Computational fluid dynamics (CFD) has been widely used for compressor design, yet the prediction of performance and stage matching for multistage, high-speed machines remains challenging. This paper presents the authors' effort to improve the reliability of CFD in multistage compressor simulations. The endwall features (e.g., blade filet and shape of the platform edge) are meshed with minimal approximations. Turbulence models with linear and nonlinear eddy viscosity models are assessed. The nonlinear eddy viscosity model predicts a higher production of turbulent kinetic energy in the passages, especially close to the endwall region. This results in a more accurate prediction of the choked mass flow and the shape of total pressure profiles close to the hub. The nonlinear viscosity model generally shows an improvement on its linear counterparts based on the comparisons with the rig data. For geometrical details, truncated filet leads to thicker boundary layer on the filet and reduced mass flow and efficiency. Shroud cavities are found to be essential to predict the right blockage and the flow details close to the hub. At the part speed, the computations without the shroud cavities fail to predict the major flow features in the passage, and this leads to inaccurate predictions of mass flow and shapes of the compressor characteristic. The paper demonstrates that an accurate representation of the endwall geometry and an effective turbulence model, together with a good quality and sufficiently refined grid, result in a credible prediction of compressor matching and performance with steady-state mixing planes.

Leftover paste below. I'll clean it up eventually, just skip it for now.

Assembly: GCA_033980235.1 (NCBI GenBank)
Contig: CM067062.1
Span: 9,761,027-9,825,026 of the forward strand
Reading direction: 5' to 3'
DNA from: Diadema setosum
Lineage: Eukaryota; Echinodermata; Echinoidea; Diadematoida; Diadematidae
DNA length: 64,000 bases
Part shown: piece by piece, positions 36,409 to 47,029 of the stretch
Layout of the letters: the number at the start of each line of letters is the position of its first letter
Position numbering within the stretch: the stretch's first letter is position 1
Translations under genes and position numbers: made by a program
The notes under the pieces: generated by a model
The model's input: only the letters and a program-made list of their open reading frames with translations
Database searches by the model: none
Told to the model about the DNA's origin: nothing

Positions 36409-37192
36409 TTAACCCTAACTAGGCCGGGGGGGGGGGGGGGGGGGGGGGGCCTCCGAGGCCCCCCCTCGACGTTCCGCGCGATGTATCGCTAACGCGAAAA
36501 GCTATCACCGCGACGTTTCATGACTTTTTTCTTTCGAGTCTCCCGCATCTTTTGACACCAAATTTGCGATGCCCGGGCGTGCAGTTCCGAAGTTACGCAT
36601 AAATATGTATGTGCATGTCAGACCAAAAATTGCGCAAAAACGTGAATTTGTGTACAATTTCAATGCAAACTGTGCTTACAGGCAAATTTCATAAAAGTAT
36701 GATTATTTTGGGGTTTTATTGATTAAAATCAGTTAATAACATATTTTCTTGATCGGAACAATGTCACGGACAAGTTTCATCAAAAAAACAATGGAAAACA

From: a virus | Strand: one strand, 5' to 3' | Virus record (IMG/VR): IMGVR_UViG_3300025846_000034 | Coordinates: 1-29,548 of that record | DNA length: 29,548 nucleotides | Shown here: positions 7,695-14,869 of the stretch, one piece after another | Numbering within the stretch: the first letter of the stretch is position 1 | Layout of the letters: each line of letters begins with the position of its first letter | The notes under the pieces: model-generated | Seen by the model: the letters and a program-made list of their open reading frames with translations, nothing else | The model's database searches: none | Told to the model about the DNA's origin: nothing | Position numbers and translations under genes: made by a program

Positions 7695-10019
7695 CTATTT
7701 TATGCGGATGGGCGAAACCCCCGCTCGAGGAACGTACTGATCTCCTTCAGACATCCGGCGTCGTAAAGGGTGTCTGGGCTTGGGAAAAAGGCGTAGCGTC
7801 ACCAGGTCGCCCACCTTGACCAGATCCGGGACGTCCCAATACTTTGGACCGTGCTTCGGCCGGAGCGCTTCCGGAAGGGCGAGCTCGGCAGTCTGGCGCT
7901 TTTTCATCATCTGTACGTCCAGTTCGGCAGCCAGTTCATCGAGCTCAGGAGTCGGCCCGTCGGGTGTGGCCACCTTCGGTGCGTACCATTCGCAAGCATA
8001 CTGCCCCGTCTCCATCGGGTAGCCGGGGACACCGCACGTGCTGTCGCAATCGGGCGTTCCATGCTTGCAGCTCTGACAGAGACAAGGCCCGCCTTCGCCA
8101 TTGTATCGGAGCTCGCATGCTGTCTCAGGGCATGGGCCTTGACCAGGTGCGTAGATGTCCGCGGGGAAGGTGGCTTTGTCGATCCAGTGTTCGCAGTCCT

ASJC Scopus subject areas
- Mechanical Engineering